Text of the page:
CPs Scored: 0 - 0

Round 3: (This is unfortunately where the pictures stop)
Kaelyssa Turn 3:
Sentinels shuffle up with Vengeance moves, then chop up two zombies. Kaelyssa upkeeps Phantom Hunter for free thanks to Sylys. The Banshee gets a Focus from an Arcanist, moves in base with the center flag, then puts a shot into the Earthbreaker. The shot is absorbed by the Bokur who lives through the shot. Sentinels try and charge the Earthbreaker, but come up short due to difficult terrain. One charging the Basher makes distance and chops it good. A few more zombies get chopped up. 

Aiyana tries to Harm the Earthbreaker but comes up short, then Holt tries to shoot it and also comes up short. The MHSF put more shots into the Earthbreaker, damaging it more but not finishing it off. Sylys gives Kaelyssa Arcane Secrets, then she arcs a Rift into the Earthbreaker, finishing it off with boosted, secret damage. 

Durgen Turn 3:
Durgen allocates one to the Blaster. The Steelheads charge into the Sentinels, chopping up a handful of them. Eiryss shoots Aiyana to death, while the Vanguard and Gastonne continue to whittle down MHSF, and move in B2B with the left flag. Durgen puts a Case Cracker shot into Banshee, but misses the shot.

The growing zombie horde continues to hug the Manticore and some move into the Sentinels. Holt gets killed by scattering templates, while Durgen puts Inhospitable Ground up again.

CPs Scored: Kaelyssa 1 - Durgen 1

Round 4:
Kaelyssa Turn 4:
The remaining Sentinels get in a few more Vengeance attacks, killing a few Steelheads and zombies. Kaelyssa upkeeps Phantom Hunter for free, allocates three to the Chimera. The Chimera moves up to punch the TAC, killing one and wounding the other. Sylys gives Arcane Secrets to Kaelyssa, who uses it to pick off Gastone with an Arcane Bolt.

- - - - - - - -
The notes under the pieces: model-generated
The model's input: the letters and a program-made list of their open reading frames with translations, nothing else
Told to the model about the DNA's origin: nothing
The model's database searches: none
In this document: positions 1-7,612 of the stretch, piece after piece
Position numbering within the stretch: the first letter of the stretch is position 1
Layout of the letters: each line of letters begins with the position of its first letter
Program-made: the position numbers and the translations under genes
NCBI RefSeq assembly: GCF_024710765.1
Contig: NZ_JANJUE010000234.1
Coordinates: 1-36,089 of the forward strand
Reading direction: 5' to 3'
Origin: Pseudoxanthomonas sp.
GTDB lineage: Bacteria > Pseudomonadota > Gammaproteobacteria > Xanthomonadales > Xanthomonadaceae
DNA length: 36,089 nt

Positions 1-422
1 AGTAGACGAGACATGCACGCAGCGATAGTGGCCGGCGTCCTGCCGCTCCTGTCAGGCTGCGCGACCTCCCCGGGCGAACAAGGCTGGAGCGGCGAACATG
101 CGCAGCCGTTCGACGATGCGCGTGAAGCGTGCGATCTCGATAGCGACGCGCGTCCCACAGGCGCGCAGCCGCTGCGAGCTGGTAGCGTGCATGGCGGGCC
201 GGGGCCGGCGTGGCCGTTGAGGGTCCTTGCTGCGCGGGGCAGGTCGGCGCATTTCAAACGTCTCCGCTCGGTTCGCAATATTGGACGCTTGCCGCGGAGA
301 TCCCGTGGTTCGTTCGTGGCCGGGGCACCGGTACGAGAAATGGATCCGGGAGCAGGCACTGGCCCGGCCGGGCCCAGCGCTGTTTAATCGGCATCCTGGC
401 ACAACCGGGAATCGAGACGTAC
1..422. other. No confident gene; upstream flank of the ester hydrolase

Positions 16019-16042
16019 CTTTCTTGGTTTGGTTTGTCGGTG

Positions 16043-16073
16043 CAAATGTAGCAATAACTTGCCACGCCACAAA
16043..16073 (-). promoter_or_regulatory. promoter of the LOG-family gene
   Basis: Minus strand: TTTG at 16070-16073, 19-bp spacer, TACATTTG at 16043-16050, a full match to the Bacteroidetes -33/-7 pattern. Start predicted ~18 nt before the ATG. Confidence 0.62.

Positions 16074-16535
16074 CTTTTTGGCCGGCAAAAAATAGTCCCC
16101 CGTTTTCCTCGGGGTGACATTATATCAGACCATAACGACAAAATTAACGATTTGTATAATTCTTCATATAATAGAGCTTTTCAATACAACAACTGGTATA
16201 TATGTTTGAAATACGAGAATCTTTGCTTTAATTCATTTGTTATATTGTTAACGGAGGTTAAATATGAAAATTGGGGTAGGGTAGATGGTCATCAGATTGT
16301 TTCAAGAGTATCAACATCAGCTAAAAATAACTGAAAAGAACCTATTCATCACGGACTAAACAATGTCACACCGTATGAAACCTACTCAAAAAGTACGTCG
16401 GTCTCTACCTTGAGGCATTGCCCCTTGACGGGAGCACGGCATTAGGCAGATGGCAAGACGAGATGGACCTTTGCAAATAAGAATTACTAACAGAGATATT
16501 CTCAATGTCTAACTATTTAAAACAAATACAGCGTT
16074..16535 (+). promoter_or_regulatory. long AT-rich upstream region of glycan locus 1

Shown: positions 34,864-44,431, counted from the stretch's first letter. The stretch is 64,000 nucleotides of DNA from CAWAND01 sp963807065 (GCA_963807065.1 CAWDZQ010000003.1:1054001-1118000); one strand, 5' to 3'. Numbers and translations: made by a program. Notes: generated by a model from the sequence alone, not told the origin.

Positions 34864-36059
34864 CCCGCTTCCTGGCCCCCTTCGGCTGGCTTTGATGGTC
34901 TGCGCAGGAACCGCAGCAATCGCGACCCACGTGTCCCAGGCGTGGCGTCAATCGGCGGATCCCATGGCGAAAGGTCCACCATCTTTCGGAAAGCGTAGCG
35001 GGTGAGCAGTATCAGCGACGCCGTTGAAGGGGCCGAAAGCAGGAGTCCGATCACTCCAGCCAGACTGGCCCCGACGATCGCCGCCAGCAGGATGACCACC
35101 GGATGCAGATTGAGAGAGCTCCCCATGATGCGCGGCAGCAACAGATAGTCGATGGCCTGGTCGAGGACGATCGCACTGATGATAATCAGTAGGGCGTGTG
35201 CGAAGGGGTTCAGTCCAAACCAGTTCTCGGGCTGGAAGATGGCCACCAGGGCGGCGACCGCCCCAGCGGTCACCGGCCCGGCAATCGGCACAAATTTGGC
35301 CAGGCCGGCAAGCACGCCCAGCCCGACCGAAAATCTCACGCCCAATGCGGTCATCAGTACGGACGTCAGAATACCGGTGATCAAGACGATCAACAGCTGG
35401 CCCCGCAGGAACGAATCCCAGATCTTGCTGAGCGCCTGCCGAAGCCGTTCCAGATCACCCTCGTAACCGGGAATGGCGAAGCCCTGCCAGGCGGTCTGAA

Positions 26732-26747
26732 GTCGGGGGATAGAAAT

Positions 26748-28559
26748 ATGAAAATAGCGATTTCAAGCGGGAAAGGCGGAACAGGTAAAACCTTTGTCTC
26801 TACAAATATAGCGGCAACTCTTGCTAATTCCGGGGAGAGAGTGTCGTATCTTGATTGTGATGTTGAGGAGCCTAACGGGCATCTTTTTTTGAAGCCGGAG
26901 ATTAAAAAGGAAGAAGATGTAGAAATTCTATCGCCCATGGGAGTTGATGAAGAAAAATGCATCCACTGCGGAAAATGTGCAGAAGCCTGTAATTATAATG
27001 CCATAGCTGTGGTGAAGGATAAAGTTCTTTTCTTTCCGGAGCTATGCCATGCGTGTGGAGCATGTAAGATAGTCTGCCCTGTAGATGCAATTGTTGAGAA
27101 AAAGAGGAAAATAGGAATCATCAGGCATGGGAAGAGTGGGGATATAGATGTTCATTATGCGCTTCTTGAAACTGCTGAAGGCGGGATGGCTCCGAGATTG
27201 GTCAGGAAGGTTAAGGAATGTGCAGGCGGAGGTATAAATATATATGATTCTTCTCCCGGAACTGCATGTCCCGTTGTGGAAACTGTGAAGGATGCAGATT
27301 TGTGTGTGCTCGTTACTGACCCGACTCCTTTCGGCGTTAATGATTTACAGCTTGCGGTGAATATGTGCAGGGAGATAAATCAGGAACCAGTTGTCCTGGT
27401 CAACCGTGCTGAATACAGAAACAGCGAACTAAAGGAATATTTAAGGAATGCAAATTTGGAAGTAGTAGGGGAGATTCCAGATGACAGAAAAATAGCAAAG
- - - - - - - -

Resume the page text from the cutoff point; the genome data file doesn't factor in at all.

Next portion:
The Banshee shoots one of the Steelheads, knocking it into two others and killing all of them. The Sentinels chop at the Steelheads and the growing zombie horde. The Manticore punches another two zombies.

Durgen Turn 4:
Durgen keeps all his focus. Durgen puts another Case Cracker shot into the Banshee, which connects, doing a ton of damage. Durgen also gets Primed on the Risen. The Risen and Steelheads continue to work down the Sentinels, while also getting scratch damage on the Manticore.

Alexia crafts a Thrall, which charges the Manticore and does some damage to it. Eiryss picks off Sylys.

CPs Scored: Kaelyssa 1 - Durgen 1

Round 5:
Kaelyssa Turn 5:
Kaelyssa drops Phantom Hunter, gives the Chimera another 3 focus. The Chimera tosses a TAC at Eiryss, killing the TAC but only wounding Eiryss. The remaining Sentinel chops a Risen, which takes out a few more in it's explosion. The Manticore  walks out of combat with the Risen, then shoots a Risen which puts some damage on Alexia and gets rid of a few more Risen. The Banshee hacks at nearby models with no success.

Kaelyssa moves towards the outside flag and finishes off Eiryss with her gun. 

Durgen Turn 5:
Durgen keeps all of his Focus. Durgen puts an aimed Case Cracker shot into the Banshee which finishes it off. The zombie horde continues to move toward the center of the table. Dougal and the remaining TAC move towards the left flag. The Bokur runs to get into base with the center flag.

CPs Scored: Kaelyssa 1 - Durgen 2

Round 6:
Kaelyssa Turn 6:
Kaelyssa allocates three Focus to the Chimera. The Chimera punches the TAC to death, but misses Dougal. Kaelyssa charges Dougal, kills him, then tosses an Arcane Bolt at Taryn. Everyting else shuffles around. Not much is left to contest the center flag, and what could can't make it there.

Durgen Turn 6:
Durgen keeps all of his focus. Everything that's within range lays attacks into Kaelyssa, but she survives the turn with two health.

CPs Scored: Kaelyssa 1 - Durgen 3

The game ends next round when Kaelyssa's clock runs out.

Final CP Count: Kaelyssa 1- Durgen 3

Result: Durgen wins via Deathclock!

Post Game Thoughts:
This game gave me some new and revised insights on playing Warmachine in two areas: Deathclock, and dealing with colossals.